As you can see there are three cursive and three recursive relationships. The cursive relationships are between two separate entities. The recursive relationships are between an entity and itself. Restating them, they are:

  1. Cursive Many to Many
  2. Cursive One to Many
  3. Cursive One to One
  4. Recursive Many to Many
  5. Recursive One to Many
  6. Recursive One to One

Many to many relationships are resolved as illustrated below:

How does this fit into the Zachman Framework? Let’s examine the framework as I illustrate it below:

As you can see relationships each serve a purpose. Concepts are associations between intstances of differing entities. Contexts are one to many relationships between instances of differing entities. Logics are one to one relationships between instances of differing entities. Physics are associations between instances of the same entity. Spherics are one to many relationships between instances of the same entity. Episodics are one to one relationships between instances of the same entity.

Another way to consider this diagram is the first three relationships involve attributes, while the second three relationships involve domains.

Rules: The Connecting Tissue


The nodes for the network graphics are Cause states, Observer states, Energy states, Mass states, Space states and Time states.  To make this more relevant to business we can use the terms Goals, People, Functions, Data, Locations and Events.  The edges that connect the nodes in all the networks are Cause rules, Observer rules, Energy rules, Mass rules, Space rules and Time rules.  Nodes give the system its concepts, while edges give the system context.  States provide extegrity (new term) while Rules provide integrity.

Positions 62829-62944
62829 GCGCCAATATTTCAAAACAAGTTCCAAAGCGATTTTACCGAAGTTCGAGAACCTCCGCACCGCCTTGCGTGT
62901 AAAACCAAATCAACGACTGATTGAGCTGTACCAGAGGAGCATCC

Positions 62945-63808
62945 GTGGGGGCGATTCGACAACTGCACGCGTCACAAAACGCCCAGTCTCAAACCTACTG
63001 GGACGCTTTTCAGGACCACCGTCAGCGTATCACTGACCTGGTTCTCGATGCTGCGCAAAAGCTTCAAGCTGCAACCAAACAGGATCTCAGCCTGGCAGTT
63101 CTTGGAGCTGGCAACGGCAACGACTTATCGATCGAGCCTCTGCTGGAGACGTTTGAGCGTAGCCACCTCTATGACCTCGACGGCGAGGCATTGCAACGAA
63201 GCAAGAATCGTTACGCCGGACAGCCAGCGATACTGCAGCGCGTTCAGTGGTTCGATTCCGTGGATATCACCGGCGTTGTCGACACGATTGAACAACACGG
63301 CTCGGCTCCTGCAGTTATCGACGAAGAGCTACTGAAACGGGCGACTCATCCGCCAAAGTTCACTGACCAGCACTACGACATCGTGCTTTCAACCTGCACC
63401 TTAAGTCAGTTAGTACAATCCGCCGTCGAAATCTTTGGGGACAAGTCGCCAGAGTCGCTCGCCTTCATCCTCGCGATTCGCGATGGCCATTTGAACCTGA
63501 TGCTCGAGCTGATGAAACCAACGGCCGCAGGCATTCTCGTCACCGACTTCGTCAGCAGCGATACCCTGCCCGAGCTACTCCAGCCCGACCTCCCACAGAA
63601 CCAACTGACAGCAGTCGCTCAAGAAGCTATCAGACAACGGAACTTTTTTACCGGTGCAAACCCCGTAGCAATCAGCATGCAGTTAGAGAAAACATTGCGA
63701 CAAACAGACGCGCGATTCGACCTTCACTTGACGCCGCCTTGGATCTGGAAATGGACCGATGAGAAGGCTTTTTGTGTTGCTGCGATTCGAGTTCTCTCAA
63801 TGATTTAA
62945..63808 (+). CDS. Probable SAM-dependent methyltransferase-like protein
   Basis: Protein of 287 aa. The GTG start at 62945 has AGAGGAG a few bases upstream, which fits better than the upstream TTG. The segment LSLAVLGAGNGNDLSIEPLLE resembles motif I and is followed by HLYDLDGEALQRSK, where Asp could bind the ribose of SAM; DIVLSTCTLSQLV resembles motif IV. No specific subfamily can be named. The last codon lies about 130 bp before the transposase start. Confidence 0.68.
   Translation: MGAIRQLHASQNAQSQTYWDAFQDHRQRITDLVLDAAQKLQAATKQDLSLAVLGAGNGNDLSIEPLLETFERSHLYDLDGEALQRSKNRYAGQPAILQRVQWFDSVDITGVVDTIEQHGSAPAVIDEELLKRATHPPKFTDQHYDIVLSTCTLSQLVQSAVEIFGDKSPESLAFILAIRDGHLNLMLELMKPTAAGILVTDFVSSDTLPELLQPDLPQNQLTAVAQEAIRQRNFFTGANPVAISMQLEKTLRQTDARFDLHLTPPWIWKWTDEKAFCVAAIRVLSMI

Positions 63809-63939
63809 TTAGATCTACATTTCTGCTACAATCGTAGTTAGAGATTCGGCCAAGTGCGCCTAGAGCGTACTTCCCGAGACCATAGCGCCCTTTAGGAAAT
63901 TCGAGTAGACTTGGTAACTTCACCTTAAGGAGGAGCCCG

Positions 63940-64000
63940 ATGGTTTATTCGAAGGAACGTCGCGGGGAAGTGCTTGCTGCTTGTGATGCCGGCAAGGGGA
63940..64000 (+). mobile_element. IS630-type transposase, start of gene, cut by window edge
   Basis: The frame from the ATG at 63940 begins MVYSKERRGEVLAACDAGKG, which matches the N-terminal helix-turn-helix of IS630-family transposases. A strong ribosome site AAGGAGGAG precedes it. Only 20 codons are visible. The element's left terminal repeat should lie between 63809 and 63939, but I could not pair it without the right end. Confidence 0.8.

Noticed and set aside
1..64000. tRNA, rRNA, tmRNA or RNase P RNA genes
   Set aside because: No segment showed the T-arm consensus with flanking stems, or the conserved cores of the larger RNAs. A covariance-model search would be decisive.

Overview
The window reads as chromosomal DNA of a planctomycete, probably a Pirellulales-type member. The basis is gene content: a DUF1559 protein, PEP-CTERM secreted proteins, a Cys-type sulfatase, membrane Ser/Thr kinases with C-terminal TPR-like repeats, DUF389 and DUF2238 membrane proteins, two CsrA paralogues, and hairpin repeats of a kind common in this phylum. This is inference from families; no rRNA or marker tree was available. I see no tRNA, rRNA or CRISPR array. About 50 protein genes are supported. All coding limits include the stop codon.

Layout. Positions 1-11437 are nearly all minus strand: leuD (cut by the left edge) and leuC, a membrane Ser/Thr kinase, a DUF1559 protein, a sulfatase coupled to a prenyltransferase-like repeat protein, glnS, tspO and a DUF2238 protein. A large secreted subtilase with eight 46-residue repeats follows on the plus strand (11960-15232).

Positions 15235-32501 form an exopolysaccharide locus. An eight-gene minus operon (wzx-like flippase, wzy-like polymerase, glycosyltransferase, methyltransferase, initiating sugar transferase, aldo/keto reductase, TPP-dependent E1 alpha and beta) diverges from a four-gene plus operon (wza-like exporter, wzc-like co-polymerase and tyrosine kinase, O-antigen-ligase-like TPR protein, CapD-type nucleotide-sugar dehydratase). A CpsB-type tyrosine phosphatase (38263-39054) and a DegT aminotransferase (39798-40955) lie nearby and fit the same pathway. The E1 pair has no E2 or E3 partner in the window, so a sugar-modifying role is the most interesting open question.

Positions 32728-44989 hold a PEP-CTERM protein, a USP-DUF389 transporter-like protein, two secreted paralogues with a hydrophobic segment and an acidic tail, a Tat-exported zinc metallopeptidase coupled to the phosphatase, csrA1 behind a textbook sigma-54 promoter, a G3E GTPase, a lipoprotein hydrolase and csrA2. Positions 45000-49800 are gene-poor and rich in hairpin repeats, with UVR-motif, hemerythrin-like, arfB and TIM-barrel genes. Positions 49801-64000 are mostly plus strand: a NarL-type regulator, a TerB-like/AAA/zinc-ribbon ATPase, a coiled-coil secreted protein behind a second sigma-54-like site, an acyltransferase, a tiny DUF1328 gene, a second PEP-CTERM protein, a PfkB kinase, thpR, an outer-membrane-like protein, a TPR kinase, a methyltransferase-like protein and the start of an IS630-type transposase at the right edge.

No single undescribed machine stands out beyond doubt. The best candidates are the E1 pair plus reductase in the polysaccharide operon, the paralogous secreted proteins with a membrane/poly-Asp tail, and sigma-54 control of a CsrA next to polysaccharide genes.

Each of the networks is composed of finite steps between the starting and terminal node called paths, the potential ways of following the rules to perform the steps are called the strategies, the actual strategy followed is called the tactics, the edges operations and the  nodes are states .

Whether you are negotiating Goals, People, Functions, Data, Locations or Events, you have to create and observe the rules to maintain the integrity of the networks.  Goals are connected by Rules, People are connected by Rules, Functions are connected by Rules, Data are connected by Rules, Locations are connected by Rules and Events are connected by Rules.  Even Events (Time) is a network, because we are continuously referring to different clocks in different frames of reference.

All rules have the same characteristics:


We’ll explore how we will model this for each of the Six Hats, Six Coats networks in a subsequent post.

Now we have the connecting tissue of our networks.  Knowing this, we can embark on a course to model all six networks separately.  Once that is complete we can work on integrating two, three, four, five and finally all six networks into a single set of conventions.

Related Posts:

Systema: Seven Hats, Seven Links